Lisa Larrimore Ouellette’s scholarship addresses empirical and theoretical problems in intellectual property and innovation law. She takes advantage of her training in physics to explore policy issues such as the value of technical disclosures in patents, the patenting of federally funded research under the Bayh-Dole Act, the polarized public discourse over patents, and the integration of patent law with other levers of innovation policy. She has also written about the potential of online search results to address the evidentiary problem of trademark distinctiveness.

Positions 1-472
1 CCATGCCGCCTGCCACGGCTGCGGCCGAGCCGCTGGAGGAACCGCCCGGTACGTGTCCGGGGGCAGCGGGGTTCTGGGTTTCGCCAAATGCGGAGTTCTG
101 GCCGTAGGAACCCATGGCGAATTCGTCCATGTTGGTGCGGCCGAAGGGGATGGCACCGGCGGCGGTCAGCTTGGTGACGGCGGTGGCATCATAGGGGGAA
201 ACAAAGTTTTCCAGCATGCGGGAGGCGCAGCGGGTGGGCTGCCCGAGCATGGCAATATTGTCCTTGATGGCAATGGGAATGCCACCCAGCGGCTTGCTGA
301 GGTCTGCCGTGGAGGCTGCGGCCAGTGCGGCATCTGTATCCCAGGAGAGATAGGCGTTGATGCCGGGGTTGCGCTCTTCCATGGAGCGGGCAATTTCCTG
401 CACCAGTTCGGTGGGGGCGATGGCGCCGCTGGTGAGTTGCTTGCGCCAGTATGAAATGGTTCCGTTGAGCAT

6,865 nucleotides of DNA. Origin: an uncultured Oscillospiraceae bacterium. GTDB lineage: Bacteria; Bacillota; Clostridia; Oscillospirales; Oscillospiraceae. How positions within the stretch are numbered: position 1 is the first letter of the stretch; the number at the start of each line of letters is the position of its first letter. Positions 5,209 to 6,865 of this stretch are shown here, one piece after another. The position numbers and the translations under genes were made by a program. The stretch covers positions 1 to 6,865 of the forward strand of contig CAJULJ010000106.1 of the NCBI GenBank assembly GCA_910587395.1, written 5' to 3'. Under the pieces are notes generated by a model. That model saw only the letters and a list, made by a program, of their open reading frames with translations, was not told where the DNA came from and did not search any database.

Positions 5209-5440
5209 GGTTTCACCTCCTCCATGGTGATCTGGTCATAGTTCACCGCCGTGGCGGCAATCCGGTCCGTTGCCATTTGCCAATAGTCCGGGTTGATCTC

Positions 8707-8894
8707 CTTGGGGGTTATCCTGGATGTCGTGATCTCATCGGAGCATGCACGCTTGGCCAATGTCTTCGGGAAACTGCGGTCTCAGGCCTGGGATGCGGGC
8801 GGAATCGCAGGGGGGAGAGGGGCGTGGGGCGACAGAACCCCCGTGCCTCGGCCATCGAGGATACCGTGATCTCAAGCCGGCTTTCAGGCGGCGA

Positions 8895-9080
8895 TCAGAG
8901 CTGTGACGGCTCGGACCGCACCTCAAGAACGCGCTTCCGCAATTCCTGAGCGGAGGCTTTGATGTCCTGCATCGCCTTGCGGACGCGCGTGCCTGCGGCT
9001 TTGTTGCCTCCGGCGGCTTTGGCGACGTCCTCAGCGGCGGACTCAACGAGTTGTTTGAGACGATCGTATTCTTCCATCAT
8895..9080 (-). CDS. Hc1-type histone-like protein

Prior to her appointment at Stanford Law School, Professor Ouellette was a Postdoctoral Fellow at the Information Society Project at Yale Law School. She also clerked for Judge Timothy B. Dyk of the U.S. Court of Appeals for the Federal Circuit and Judge John M. Walker, Jr., of the U.S. Court of Appeals for the Second Circuit. She holds a J.D. from Yale Law School, where she was an Articles Editor of the Yale Law Journal and a Coker Fellow in Contract Law. She earned a Ph.D. in physics from Cornell University as well as a B.A. in physics from Swarthmore College, and she has conducted scientific research at the Max Planck Institute, CERN, and NIST.